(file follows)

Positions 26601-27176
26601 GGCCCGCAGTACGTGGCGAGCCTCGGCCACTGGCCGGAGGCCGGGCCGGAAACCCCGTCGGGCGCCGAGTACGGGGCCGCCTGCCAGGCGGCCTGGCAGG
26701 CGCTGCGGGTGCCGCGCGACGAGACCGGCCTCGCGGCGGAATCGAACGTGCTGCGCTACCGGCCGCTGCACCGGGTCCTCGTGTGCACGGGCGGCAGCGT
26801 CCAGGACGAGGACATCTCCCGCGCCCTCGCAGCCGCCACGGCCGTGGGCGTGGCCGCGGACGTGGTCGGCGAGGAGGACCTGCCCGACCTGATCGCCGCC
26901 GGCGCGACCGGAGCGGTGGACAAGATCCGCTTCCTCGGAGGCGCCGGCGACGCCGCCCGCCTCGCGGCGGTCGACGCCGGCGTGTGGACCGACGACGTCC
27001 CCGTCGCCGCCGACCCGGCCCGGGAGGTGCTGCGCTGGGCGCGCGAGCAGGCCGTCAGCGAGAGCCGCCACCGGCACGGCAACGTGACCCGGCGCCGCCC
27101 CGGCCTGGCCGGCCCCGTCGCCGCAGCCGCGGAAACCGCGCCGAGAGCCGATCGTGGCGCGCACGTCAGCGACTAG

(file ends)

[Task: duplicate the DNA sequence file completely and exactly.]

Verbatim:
Positions 26601-27176
26601 GGCCCGCAGTACGTGGCGAGCCTCGGCCACTGGCCGGAGGCCGGGCCGGAAACCCCGTCGGGCGCCGAGTACGGGGCCGCCTGCCAGGCGGCCTGGCAGG
26701 CGCTGCGGGTGCCGCGCGACGAGACCGGCCTCGCGGCGGAATCGAACGTGCTGCGCTACCGGCCGCTGCACCGGGTCCTCGTGTGCACGGGCGGCAGCGT
26801 CCAGGACGAGGACATCTCCCGCGCCCTCGCAGCCGCCACGGCCGTGGGCGTGGCCGCGGACGTGGTCGGCGAGGAGGACCTGCCCGACCTGATCGCCGCC
26901 GGCGCGACCGGAGCGGTGGACAAGATCCGCTTCCTCGGAGGCGCCGGCGACGCCGCCCGCCTCGCGGCGGTCGACGCCGGCGTGTGGACCGACGACGTCC
27001 CCGTCGCCGCCGACCCGGCCCGGGAGGTGCTGCGCTGGGCGCGCGAGCAGGCCGTCAGCGAGAGCCGCCACCGGCACGGCAACGTGACCCGGCGCCGCCC
27101 CGGCCTGGCCGGCCCCGTCGCCGCAGCCGCGGAAACCGCGCCGAGAGCCGATCGTGGCGCGCACGTCAGCGACTAG